Divyanshi Srivastava, a graduate student in her sixth year at Penn State, in the Molecular, Cellular, and Integrative Biosciences Program, has been named the recipient of the 2020 Robert T. Simpson Graduate Student Award for Innovative, “Risky,” Science. The Graduate Student Award for Innovative (Risky) Science was created by the family of Robert T. Simpson in 2005 in memory of the former professor of biochemistry and molecular biology who embraced the concept of high-risk, high-impact research. The award was established to recognize an individual graduate student, working under the direction of a biochemistry and molecular biology faculty member, who has made important and innovative contributions in forwarding their research in their specific area of study.
Srivastava earned both her bachelor’s degree, in Computer Science, and her master’s degree, in Biology, from The Birla institute of Technology and Science in Pilani, India. She conducts her research, which focuses on investigating the determinants of transcription factor binding specificity and activity in distinct cellular chromatin contexts, under the guidance of Assistant Professor of Biochemistry and Molecular Biology, Shaun Mahony.
The human body has hundreds of different cell-types such as skin cells or blood cells, and in each cell the DNA is identical. How then are these cells so different? What determines the differential identity of cells? The human genome contains ~20,000 genes, many of which are differentially expressed in distinct cell-types. Differential gene expression programs are controlled by proteins that bind DNA and either activate or repress target genes. These proteins are termed transcription factors (TFs), and hundreds of TFs orchestrate gene expression programs, which in turn controls cellular behavior and identity.
Unfortunately, how TF’s bind DNA is unclear. One of the reasons for this is that DNA is often packaged differently within different cell-types. For example, different parts of the genome may be accessible for TF binding within different cell-types. Accessibility of TF binding motifs is controlled by proteins such as histones and histone chemical modifications, which we can collectively refer to as the "chromatin environment".
Srivastava’s research attempts to model the effects of cell-type specific chromatin environments on TF binding. Her research focuses on investigating the degree to which sequence motifs and preexisting chromatin explain TF binding. She developed an interpretable neural network framework that integrates sequence and preexisting chromatin accessibility in order to identify both the global and per-site predictors of TF binding sites in the genome. This approach is applicable to multiple TFs, and can be used to identify a TFs relative dependence on the preexisting chromatin landscape.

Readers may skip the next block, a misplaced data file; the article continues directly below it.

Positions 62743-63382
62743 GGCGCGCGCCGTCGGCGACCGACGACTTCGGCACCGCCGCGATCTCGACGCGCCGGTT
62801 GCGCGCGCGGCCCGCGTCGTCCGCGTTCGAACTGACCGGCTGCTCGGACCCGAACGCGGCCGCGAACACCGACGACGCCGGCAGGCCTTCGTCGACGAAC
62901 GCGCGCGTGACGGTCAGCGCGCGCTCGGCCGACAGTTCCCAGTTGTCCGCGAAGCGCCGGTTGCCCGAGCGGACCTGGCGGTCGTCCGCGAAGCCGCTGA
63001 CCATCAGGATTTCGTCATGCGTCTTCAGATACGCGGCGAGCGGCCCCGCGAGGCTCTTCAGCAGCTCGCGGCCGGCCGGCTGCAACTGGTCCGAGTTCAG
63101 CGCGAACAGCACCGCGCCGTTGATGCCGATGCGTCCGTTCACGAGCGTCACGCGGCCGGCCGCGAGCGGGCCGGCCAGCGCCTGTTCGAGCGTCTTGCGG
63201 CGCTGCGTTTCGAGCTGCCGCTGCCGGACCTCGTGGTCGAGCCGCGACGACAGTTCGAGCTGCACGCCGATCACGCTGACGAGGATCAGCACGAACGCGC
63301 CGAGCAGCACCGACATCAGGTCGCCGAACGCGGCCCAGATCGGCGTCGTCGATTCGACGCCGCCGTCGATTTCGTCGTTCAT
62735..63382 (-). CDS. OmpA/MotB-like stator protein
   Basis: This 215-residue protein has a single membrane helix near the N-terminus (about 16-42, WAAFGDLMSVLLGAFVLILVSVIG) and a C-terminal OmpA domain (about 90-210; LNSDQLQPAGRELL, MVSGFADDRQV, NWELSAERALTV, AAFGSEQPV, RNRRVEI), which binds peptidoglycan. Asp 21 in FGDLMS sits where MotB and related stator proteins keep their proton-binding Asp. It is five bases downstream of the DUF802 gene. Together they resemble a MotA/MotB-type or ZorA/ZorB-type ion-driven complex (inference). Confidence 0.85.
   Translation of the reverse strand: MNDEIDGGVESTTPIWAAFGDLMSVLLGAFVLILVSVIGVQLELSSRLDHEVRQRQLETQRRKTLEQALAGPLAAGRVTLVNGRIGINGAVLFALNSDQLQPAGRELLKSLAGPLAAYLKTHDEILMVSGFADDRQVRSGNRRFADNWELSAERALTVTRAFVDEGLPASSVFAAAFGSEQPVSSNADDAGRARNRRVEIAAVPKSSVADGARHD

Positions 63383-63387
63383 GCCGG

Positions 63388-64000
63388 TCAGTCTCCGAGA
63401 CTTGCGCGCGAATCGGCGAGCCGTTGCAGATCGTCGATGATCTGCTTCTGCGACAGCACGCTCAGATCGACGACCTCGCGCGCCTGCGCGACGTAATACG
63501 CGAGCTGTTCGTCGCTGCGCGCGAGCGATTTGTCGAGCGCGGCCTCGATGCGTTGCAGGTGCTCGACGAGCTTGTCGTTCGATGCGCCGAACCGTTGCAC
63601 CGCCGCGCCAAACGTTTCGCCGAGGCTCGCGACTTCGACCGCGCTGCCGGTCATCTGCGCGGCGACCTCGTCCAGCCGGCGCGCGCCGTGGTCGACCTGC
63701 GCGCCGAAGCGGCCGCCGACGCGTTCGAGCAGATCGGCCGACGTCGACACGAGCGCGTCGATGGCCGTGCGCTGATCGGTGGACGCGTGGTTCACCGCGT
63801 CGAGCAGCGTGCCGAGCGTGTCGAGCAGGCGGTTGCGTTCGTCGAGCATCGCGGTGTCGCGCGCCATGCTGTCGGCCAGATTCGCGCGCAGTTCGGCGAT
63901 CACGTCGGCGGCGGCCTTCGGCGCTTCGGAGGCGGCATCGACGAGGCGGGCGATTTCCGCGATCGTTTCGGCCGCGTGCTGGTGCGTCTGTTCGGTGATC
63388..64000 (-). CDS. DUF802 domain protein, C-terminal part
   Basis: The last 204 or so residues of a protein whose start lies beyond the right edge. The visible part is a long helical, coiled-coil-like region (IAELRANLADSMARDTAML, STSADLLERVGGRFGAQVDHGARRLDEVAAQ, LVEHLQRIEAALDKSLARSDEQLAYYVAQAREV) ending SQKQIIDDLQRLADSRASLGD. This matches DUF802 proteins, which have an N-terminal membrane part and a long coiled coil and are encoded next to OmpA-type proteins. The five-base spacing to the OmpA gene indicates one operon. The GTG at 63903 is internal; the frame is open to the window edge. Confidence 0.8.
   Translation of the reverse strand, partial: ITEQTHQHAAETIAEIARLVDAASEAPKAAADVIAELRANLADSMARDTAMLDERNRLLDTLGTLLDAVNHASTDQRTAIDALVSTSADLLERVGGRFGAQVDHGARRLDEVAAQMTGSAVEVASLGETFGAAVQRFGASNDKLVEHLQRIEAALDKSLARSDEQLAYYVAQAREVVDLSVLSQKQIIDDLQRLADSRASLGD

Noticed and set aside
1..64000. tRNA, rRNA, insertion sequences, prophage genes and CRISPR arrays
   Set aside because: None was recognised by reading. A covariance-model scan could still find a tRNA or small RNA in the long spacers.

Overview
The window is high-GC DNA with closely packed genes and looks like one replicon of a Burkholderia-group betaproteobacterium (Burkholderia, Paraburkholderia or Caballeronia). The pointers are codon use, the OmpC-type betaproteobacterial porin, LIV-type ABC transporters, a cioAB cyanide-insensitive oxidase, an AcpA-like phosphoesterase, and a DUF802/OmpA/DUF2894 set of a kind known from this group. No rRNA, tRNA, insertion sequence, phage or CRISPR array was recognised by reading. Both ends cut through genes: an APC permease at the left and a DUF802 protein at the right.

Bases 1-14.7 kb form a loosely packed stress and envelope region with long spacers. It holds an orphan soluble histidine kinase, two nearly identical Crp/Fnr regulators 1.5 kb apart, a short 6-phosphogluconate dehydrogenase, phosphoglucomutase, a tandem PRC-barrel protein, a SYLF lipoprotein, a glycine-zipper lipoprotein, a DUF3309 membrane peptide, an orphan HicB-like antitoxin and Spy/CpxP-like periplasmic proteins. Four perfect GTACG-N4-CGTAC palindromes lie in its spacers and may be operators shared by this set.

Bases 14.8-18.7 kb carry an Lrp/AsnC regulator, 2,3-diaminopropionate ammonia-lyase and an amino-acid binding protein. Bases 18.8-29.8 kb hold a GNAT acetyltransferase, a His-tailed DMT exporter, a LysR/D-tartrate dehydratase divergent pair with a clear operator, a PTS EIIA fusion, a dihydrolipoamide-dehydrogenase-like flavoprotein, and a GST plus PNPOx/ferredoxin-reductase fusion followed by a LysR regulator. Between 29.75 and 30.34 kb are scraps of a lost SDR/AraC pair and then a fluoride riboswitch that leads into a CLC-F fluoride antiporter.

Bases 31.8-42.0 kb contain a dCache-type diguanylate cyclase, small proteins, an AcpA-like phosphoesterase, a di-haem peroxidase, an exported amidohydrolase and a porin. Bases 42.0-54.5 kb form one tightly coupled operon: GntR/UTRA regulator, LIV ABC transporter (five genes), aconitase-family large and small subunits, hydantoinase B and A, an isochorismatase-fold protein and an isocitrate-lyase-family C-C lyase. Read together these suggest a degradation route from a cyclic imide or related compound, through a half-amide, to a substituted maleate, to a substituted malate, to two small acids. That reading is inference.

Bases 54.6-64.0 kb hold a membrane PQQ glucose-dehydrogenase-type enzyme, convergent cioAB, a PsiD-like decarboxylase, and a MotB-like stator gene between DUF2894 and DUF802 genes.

In additional joint work with the Milica Bulajić at the Mazzoni Lab in NYU, Srivastava investigated the binding of Hox transcription factors in progenitor motor neurons. The HOX transcription factors are expressed early in embryonic development, and are responsible for the specification of positional identity. Bulajić and Srivastava modeled the binding of Hox TFs in progenitor motor neurons using both experimental and computational approaches. Their findings showed that posterior vertebrate HOX TFs, such as HOXC9 and HOXC10, bind the same sequences in the genome, yet activate different genes and specify distinct types of mature motor neurons.
Further investigation by Bulajić and Srivastava showed that this occurred due to HOXC9’s ability to bind its target sequences in inaccessible chromatin, while HOXC6 and HOXC10 are unable to do so. They concluded that in addition to DNA’s sequence, the chromatin environment, which controls DNA accessibility, can result in differential binding and hence the differential activity of HOX TFs.
The department is fortunate to be a part of many collaborative efforts spanning units across the University. The environment these collaborative efforts provide has allowed the department the opportunity to work with amazing graduate students from other graduate programs in order to continue to push the boundaries of scientific discovery. The Biochemistry and Molecular Biology Department is proud to work alongside students like Divyanshi Srivastava and congratulates her on being the recipient of the 2020 Robert T. Simpson Graduate Student Award for Innovative “Risky” Science.
About Robert. T Simpson:
Simpson was an international leader for more than 35 years on the topic of chromatin, a fundamental component of chromosomes, and its role in gene regulation. Simpson conducted research at the National Institutes of Health (NIH) from 1970 until 1995 when he became the Verne M. Willaman Professor of Molecular Biology at Penn State. His addition to Penn State is considered to have placed Penn State and the Department of Biochemistry and Molecular Biology at the forefront of chromatin research and has greatly enhanced Penn State's research and educational missions.